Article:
Link - A new analysis from the Centers for Disease Control and Prevention finds that 70 percent of the pizzas, pastas and meat dishes (think frozen entrees) we purchase in chain grocery stores exceed the Food and Drug Administration's "healthy" labeling standards for salt. Americans also get a lot of sodium from soups, cold cuts and bread.

ABC News: Some maple sap this season headed from tree tap to beer tap
Link - The amount of syrup destined for pint glasses from this spring's maple run is a relative trickle, but maple beers offer something for the growing numbers of local food lovers and craft beers aficionados.


Wall Street Journal: Chinese food giant explores deals in U.S.
Link - In a few short years, Cofco has spent a couple billion dollars quietly buying up Australian cane fields, French vineyards and soybean pastures in Brazil, helping it become one of the world’s largest food companies. Now, Cofco is exploring deals in the world’s biggest exporter of agricultural commodities: the U.S.

Politico: Trade bill timeline could push Senate to act
Link - Senate aides have circulated a tentative date of mid-April for advancing “fast-track” trade legislation in the recognition that Sens. Orrin Hatch and Ron Wyden have to move quickly to finalize a deal on the bill or risk losing their chance to get it passed by the end of the spring session.

LA Times: Trade deficit plunges 16.9% in February
Link - The U.S. trade deficit plunged in February as both imports and exports sank, driven by a since-settled trade dispute and a global economic slowdown that has cut into oil prices and caused the dollar to rise in value.


Agri-Pulse: Western governors file report on sage grouse conservation efforts
Link - The Western Governors' Association released a report today highlighting the voluntary efforts in 11 states to conserve the habitat of sage-grouse as part of an effort to avoid a federal listing of the bird under the Endangered Species Act (ESA).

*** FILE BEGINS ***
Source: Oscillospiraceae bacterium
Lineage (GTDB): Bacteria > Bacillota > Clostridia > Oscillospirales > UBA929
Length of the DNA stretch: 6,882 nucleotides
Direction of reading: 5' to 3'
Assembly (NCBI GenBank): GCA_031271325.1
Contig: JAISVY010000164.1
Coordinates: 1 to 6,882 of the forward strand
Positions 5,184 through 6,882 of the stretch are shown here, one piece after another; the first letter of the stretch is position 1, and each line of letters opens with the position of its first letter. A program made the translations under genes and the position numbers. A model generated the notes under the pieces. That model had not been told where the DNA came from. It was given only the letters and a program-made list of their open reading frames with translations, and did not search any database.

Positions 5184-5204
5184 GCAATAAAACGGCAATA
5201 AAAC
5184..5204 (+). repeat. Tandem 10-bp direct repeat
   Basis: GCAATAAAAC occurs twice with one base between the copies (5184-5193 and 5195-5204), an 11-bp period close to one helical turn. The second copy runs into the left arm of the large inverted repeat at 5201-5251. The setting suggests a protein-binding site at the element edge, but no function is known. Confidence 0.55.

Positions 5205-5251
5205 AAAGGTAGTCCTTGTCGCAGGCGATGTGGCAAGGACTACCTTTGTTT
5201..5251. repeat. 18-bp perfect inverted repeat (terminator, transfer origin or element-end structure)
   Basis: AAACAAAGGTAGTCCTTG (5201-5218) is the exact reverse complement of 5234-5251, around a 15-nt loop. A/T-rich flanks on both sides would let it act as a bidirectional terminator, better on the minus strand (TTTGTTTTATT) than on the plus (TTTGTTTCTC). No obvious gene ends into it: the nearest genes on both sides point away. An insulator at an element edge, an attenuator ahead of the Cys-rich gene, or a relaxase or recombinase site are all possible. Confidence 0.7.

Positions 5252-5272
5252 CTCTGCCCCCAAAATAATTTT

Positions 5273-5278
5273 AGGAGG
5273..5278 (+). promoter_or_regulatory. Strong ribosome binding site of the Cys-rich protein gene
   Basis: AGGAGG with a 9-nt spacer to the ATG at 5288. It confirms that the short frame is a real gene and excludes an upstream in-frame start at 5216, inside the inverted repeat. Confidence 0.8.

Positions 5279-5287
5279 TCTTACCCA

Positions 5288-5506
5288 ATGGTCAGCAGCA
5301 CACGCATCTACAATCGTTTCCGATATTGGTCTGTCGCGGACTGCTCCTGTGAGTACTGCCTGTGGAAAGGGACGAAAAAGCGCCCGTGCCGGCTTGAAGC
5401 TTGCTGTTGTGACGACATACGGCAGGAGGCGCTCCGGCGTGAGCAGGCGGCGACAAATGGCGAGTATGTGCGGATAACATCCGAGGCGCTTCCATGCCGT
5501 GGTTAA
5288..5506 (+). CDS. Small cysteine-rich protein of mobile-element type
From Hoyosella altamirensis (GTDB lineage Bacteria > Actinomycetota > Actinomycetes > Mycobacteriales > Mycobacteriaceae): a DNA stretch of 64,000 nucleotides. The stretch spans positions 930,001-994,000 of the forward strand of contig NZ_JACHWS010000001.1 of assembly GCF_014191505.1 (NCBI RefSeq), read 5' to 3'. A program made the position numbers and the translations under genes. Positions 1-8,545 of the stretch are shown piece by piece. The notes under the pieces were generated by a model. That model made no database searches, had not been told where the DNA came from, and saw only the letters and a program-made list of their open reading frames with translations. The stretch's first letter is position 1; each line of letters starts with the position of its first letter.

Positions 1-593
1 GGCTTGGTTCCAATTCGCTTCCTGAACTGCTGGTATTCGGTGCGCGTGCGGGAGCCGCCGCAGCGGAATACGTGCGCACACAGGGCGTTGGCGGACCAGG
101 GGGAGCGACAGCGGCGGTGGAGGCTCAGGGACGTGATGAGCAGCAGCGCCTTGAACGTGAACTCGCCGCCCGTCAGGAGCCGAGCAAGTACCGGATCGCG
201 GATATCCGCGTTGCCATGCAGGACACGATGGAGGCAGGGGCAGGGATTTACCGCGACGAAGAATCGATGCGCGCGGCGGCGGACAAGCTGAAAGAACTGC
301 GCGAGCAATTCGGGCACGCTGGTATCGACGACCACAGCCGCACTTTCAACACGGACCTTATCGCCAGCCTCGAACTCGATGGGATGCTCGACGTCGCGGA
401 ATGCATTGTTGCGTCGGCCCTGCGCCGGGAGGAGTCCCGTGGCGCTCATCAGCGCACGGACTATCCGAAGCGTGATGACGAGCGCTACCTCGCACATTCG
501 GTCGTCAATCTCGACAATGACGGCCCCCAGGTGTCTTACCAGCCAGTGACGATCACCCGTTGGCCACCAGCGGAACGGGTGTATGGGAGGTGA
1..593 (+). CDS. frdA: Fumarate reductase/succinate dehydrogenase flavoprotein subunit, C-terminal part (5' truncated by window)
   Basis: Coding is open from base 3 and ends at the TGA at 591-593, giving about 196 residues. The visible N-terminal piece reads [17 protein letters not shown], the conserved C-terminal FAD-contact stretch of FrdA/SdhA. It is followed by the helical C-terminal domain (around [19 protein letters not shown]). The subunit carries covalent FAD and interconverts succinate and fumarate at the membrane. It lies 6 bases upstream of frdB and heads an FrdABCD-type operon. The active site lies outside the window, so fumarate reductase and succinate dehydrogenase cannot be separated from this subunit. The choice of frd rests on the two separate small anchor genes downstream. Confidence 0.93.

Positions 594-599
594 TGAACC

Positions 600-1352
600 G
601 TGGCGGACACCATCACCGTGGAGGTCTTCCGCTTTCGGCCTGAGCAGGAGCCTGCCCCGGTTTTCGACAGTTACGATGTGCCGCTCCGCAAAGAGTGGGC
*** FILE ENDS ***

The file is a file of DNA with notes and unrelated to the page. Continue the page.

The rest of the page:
Agri-Pulse: Senators ask EPA to engage growers in any bee health actions
Link - A group of 12 senators, mostly Republicans, sent a letter this week to Environmental Protection Agency (EPA) Administrator Gina McCarthy asking her to explain the steps the agency is taking to protect pollinator health, and to consult producers along the way.

Bloomberg: California facing extreme heat waves and rising seas
Link - A day after California imposed mandatory water restrictions to battle a four-year drought, a new study on global warming suggests the worst is yet to come.

Des Moines Register: Water Works votes to sue 3 Iowa counties over nitrates
Link - Des Moines Water Works will file a federal suit against three rural counties in northwest Iowa, an action that could trigger far-reaching effects on how states approach water quality regulation.


Fresh Fruit Portal: U.S. – Union negotiations off the table for Sakuma Brothers Farms
Link - The movement against Sakuma Brothers Farms, which has brought its buyer Driscoll’s into the picture as well, revolves around a push for recognition of the union Familias Unidas por la Justicia (FUJ) as representative of Sakuma farmworkers.

Troy Record: Dairy eyes robotic technology to reduce farm labor costs
Link - An area farm’s long-term business plan calls for robotic milking machines, not necessarily because owners like such technology. But with the price they get for milk on the decline, they simply can’t afford rising labor costs that eat into already thin profit margins.

Washington Times: Mayor, attorney general create task force to aid immigrants
Link - New York City Mayor Bill de Blasio and state Attorney General Eric Schneiderman are announcing the creation of a task force to combat immigration services fraud.


Southern Maryland News: Family, future fuel region’s farmers’ desire to do things the right way
Link - Talking about agricultural preservation efforts in Southern Maryland can feel like diving into alphabet soup. But for local farmers, agricultural preservation runs much deeper than the bureaucracy involved in sustaining the land — it’s about leaving a mark for future generations.

New York Times: Iran agrees to detailed nuclear outline, first step toward a wider deal
Link - Iran and the United States, along with five other world powers, announced on Thursday a surprisingly specific and comprehensive understanding on limiting Tehran’s nuclear program for the next 15 years, though they left several specific issues to a final agreement in June.